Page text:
Get Your Grill On – Top 10 Barbecue Safety Tips for July 4th
It is and American tradition -- a good ol' fashioned barbecue on the Fourth of July. But every year, grills are responsible for fires as well as thousands of injuries and burns, a third of which involve kids under five.
Don't let a burn or injury ruin your holiday. Here are the top 10 safety tips for grilling just in time for your Independence Day cookout.
Gas and charcoal grills can produce carbon monoxide and other dangerous toxins. Always operate your grill outside to prevent these harmful chemicals from entering your home.
Not everyone is an expert.. To ensure you and the safety of those you love properly read the directions on how to operate your grill.
Grilling gloves and utensils with long handles will keep your hands and arms safe when dealing with heat and flames.
Keeping your grill clean not only makes your food taste better, but reduces the risk of flare-ups. Cleaning the grill will prevent rust, buildup, and the risk of toxins being transmitted in your food!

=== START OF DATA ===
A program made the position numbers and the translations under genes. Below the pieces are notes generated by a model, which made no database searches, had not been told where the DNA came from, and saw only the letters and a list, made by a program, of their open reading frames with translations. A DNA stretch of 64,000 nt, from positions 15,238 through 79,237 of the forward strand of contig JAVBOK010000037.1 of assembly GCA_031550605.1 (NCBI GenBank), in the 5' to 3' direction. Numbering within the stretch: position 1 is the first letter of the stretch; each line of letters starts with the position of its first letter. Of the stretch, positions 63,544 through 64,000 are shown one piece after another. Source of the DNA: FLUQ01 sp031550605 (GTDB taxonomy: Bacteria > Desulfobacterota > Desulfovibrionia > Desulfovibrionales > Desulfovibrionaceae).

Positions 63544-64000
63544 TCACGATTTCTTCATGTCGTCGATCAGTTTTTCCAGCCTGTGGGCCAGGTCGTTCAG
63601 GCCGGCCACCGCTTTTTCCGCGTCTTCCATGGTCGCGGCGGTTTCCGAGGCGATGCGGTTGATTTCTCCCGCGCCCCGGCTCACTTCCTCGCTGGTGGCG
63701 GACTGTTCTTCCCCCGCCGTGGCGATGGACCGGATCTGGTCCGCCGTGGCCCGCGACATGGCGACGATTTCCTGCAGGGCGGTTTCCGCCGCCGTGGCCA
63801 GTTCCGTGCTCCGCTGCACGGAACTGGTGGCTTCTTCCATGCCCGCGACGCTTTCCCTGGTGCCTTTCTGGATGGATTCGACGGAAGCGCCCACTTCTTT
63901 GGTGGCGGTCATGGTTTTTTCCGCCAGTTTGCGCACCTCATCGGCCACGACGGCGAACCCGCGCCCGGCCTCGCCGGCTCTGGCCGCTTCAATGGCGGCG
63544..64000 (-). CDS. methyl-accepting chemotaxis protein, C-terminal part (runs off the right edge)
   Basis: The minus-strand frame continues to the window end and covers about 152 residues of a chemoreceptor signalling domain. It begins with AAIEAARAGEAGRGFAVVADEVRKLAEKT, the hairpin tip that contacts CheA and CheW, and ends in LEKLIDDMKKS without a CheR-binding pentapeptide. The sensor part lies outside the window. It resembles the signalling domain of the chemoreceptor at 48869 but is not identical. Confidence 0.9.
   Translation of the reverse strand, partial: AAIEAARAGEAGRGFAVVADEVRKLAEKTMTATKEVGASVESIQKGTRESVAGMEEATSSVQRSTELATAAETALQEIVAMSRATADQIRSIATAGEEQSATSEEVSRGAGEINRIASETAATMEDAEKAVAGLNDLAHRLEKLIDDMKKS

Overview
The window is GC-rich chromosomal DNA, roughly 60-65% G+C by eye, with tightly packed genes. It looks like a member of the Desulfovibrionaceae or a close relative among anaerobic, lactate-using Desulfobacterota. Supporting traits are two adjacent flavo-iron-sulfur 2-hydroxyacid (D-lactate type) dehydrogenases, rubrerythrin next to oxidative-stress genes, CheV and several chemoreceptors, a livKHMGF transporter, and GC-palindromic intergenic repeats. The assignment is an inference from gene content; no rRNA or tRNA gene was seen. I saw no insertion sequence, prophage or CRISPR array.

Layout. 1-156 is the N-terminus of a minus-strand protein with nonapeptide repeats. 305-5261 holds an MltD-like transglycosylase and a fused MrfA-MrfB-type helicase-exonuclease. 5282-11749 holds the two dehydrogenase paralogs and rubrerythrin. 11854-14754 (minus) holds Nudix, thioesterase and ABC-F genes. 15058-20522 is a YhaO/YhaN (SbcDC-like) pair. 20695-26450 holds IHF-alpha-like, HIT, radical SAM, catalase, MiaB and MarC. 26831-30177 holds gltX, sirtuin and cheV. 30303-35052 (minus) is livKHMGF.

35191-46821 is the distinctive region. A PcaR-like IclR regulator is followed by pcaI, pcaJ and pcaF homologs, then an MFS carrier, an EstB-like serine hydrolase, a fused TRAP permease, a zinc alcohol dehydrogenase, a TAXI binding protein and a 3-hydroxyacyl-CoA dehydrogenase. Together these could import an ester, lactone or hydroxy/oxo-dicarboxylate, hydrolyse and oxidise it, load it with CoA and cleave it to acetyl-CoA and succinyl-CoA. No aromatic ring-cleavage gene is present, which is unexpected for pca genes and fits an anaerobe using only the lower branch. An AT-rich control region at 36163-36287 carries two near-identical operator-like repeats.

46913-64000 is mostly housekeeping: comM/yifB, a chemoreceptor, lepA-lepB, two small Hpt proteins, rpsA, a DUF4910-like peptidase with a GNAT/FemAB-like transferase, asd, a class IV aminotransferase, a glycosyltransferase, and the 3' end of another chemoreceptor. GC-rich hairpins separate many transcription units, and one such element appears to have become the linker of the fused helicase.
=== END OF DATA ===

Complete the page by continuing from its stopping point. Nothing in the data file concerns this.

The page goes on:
Never leave the grill unattended when flames are still present or the grill is still hot. Keep children and pets at a safe distance away because the grill will remain hot and dangerous.
Lighting your grill with a closed lid can cause a dangerous buildup of gas.
Try to avoid lighting fluid if you can. But if you must, only use charcoal lighter fluid to start a charcoal grill.
The fuel lines of gas grills can become pinched, twisted, clogged, torn, melted or otherwise manipulated. When this happens, the risk of a fire is escalated.
If you have an electric grill or electric accessories, try to use an outdoor extension.
For a gas grill, this means turning off the burners and the fuel supply. For a charcoal grill, wait for the coals to stop burning and cool down completely.